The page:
Samsung has created a new wireless universal serial bus (W-USB) System-On-Chip (SoC) which promises to allow mobile devices such as phones camera and laptops to connect to each other or other devices through an interface that is virtually identical to a cabled USB connection, only without the wires.
The perks of keeping the USB technology in the W-USB SoC are numerous. One important factor is security; with the proper encryption, USB can be a relatively secure technology. Furthermore, USB is fast, as is W-USB. With Samsung's system, a 700 MB file takes approximately a minute to copy.
Dr. Yiwan Wong, vice president, System LSI Division, Samsung Electronics states, "Connected consumer electronic products are the next step in enabling anytime, anywhere access to information and services. One of the keys to wireless connectivity is W-USB technology. While W-USB technology is just beginning to ramp up, its application will soon increase with the consumer electronic and mobile phone markets’ demand for wireless connectivity technology and UWB’s (ultra wide band) fast download speeds."
Aside from camera, laptops, and cell phones, Samsung is also targeting wireless printers, beam projectors, wireless hard disks, wireless displays, and wireless speakers as possible applications of the technology. Examples of the technology in action would be a camera which automatically dumped its pictures whenever near its home computer or an MP3 player that could connect to surround sound speakers without cords to pump out (relatively) high quality audio. And watch out RIAA -- the tech even opens the door to peer-to-peer cell phone file sharing, says Samsung.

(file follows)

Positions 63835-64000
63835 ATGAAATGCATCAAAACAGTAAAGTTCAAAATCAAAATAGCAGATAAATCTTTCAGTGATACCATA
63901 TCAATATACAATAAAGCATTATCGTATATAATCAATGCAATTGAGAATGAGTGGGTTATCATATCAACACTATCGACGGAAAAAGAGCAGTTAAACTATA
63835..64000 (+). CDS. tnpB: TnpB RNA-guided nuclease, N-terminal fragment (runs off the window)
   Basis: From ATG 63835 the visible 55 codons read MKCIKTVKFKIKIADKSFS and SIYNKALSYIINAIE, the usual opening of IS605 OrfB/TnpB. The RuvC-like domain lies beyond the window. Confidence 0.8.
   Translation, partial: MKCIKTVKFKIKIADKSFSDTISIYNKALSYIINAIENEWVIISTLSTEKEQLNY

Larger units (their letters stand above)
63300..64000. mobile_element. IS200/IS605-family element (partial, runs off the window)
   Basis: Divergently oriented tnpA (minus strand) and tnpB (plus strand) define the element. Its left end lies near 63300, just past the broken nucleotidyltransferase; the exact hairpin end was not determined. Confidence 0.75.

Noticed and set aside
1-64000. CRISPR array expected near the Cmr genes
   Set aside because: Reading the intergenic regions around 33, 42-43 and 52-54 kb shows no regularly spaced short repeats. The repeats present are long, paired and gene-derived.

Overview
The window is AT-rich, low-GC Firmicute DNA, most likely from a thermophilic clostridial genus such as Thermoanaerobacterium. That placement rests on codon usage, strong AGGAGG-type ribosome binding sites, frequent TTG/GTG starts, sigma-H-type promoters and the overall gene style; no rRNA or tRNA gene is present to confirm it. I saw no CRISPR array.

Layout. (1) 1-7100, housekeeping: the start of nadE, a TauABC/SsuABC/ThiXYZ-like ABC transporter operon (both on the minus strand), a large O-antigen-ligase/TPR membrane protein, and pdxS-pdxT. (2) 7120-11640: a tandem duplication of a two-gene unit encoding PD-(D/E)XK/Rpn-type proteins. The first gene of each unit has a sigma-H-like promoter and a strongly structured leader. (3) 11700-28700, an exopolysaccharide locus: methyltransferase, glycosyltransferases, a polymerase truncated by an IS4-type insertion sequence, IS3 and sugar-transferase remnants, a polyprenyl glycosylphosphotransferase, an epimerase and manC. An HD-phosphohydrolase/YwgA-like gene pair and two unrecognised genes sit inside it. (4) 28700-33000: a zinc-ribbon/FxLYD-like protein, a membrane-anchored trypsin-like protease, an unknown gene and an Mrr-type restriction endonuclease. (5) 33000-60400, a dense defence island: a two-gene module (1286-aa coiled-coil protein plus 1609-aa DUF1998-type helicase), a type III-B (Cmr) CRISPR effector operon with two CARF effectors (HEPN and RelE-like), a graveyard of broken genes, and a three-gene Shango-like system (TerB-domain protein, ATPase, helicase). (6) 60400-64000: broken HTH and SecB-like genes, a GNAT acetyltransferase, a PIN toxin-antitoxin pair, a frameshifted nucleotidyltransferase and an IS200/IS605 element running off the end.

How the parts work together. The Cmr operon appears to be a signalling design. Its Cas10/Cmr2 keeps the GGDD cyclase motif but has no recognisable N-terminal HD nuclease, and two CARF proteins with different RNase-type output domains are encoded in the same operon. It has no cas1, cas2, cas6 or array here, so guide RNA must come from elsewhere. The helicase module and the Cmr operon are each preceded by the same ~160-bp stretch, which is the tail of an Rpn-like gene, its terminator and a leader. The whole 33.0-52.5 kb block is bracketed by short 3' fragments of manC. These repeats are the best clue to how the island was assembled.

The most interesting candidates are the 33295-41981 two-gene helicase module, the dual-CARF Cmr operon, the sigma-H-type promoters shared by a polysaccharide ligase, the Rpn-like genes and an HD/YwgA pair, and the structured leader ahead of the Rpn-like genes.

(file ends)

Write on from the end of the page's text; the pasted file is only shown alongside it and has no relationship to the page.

The tech could even end up in appliances and give a boost to metering effort such as Google's new PowerMeter program, by giving appliance makers an easy way to transmit usage data at a low power cost.
The new tech works in the 3.1~10.6 GHz-band and uses CMOS technology. Samsung's single chip solution consists of an ARM core, a UWB physical layer, and a memory controller with SD card, MMC, NAND flash memory, and a high-speed USB 2.0 OTG (On-The-Go) interface also built in. The UWB transmitter offers a throughput of 480Mbps, with a speed under average payloads of around 120 Mbps, compared to 50 Mbps using the most advanced Bluetooth technology (currently not yet standard).
The signal is also hard to hack as it employs a 128 bit AES (Advanced Encryption Standard) encryption algorithm. It also uses a static signal to further prevent signal monitoring.
All of these features are packed into a small power envelope of 300mW. Samsung will begin shipping the chips in Q2 2009 and expects them to be invading electronic devices of all types by holiday season of this year.